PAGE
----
Bring Me a Dream

Dream a Little Dream of Me introduces the next Vertigo Comics character, John Constantine (the Hellblazer comics are written by Jamie Delano). Constantine is an English wizard who—most of the time—is found fighting demons. He’s had plenty of friends fall in battle, and is haunted by most of them. Despite this fact, Constantine manages to keep a fairly upbeat, cocky attitude.

Mad Hettie as she appears in The Sandman

Throughout the entire issue, it would appear that “something is trying to tell [Constantine] somebody.” When he wakes up in the morning, the radio plays Dream a Little Dream of Me and Mister Sandman. When he gets his lunch and tries to play I Heard it Through the Grapevine, Sweet Dreams plays instead. Then Mad Hettie, a two hundred and forty-seven year old witch, simply lays it out for him: the Sandman has returned. Mad Hettie has also appeared in Hellblazer comics, so it’s no surprise that she would appear in the same Sandman comic Constantine guest stars in.

As Constantine spends some days looking into it, but eventually the Sandman finds him. “John Constantine, I presume,” Dream says, and Constantine jokes that he’s not Dr. Livingstone. His wit is wasted on Dream, who doesn’t appear to have a sense of humor. He demands to know where his pouch of dream sand is, since Constantine was the last person said to have it. Ironically, Constantine informs him that he bought it in a garage sale, and that it’s probably in storage.

As the two of them set out to find the pouch, another joke is told.

Swamp Thing, who appears both in his own graphic novel series by Alan Moore as well as in several Hellblazer comics. As depicted, he's basically a man made out of plant material.

Constantine tells Dream that he should change his clothing from the usual long black robes with flames at the base to something less embarrassing. Looking at Constantine’s tan trench coat, Dream changes his appearance so that he, too, is dressed in a black trench coat. When Dream asks if this is better, Constantine replies, “I ought to introduce you to the big green bloke, you’d like him. He hasn’t got a sense of humor either.” Constantine is, of course, referring to Alan Moore’s Swamp Thing (this is also Neil saluting the man who gave him his start in comics working on Miracleman).

Constantine’s storage reveals a picture of him with his ex-lover, Rachel, who he believes may have taken the pouch. They drive to Rachel’s parent’s place. Things look decent enough from the outside, but nightmares run rampant on the inside due to Rachel’s unchecked use of the dream sand. First, they encounter a man who entered the house, attempting to rob it, who is now being eaten alive by dreams. Then they enter a room where Rachel’s father has been turned into sticky wallpaper (the concept is better than the artwork, as Gaiman himself admits). Before finally reaching Rachel, the Sandman must banish a group of nightmares blocking their way. Hy Bender and some other authors who have written about The Sandman claim that Dream was bluffing, but I would argue that there was really no contest. While Dream was weakened without his tools, he is still the Lord of Dreams, and therefore has absolute power over the nightmares in the house.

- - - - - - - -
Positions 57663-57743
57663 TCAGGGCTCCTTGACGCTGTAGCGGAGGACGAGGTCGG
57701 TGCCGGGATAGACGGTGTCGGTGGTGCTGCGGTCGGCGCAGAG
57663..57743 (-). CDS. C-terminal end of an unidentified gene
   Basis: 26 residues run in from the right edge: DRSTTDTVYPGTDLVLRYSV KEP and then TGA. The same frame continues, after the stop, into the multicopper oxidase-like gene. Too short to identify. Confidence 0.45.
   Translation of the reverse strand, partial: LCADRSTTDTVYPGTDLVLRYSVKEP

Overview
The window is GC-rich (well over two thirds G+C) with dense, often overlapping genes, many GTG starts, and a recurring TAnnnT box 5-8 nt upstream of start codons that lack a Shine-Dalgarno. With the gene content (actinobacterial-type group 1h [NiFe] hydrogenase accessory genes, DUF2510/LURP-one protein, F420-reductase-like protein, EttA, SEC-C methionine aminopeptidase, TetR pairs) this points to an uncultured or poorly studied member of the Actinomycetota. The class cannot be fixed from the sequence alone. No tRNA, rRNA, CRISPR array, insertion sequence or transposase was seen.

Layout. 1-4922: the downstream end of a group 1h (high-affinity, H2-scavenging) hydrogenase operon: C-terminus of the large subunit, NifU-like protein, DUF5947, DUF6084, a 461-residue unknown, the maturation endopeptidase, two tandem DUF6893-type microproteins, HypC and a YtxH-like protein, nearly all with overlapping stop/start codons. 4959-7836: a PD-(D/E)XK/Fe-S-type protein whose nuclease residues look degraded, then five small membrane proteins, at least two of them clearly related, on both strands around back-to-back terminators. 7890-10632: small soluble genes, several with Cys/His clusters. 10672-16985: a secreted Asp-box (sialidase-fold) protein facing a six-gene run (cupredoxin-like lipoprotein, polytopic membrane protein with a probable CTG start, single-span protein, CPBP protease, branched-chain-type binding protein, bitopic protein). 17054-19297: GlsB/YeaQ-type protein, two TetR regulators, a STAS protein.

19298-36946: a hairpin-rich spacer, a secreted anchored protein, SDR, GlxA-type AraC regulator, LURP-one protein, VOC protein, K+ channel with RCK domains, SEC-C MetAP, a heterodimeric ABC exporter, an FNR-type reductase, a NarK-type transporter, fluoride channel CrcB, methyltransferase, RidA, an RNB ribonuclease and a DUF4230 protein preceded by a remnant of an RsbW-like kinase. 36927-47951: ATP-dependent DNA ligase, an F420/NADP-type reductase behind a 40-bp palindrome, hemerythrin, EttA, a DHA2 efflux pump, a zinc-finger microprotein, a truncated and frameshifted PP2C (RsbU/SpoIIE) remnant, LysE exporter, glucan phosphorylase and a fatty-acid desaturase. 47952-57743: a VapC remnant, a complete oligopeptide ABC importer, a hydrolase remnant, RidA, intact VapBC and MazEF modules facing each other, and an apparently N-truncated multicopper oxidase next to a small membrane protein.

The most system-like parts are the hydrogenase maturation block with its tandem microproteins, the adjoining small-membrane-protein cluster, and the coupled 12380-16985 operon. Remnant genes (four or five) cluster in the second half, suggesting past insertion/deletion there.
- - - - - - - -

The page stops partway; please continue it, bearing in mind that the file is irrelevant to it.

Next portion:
When they do find Rachel, she has become so addicted to the dream sand (having used it much like heroin) that she can barely speak coherent thoughts. Dream quickly retrieves the pouch, utterly disgusted by its misuse. He intends to leave Rachel to die, but Constantine demands that he do something to ease her pain. Unable to do anything else, Dream sprinkles the sand over Rachel’s face, sending her to Death painlessly with a dream of Constantine.

Dream bids Constantine farewell (after agreeing to rid Constantine of a recurring nightmare), and informs him that he is now setting out for Hell. The issue ends with Constantine singing Mister Sandman as he walks into the distance.

Dream a Little Dream of Me was a decent issue, considering it accomplished all it was intended to do. It used an already popular Vertigo comics character as a sidekick for Dream while also establishing the horrific power of dreams. Another obvious goal was to comment on drug abuse. While I used the analogy of heroin, I also wonder if the dream sand was meant to be a metaphor for methamphetamine, considering that Rachel looks every bit like a meth addict when she is first revealed to us.

The last accomplishment shows us that, despite his strong aversion to change, Dream has in fact done so. Had Constantine not convinced him otherwise, he probably would have left Rachel to die without a second thought. Yet his imprisonment has, perhaps, given him an understanding of humanity that allows him to change his mind and ease the suffering of one who may or may not deserve it. Dream has learned kindness, and will continue to display it throughout the remainder of the series.

Next: Old Wounds and Older Games

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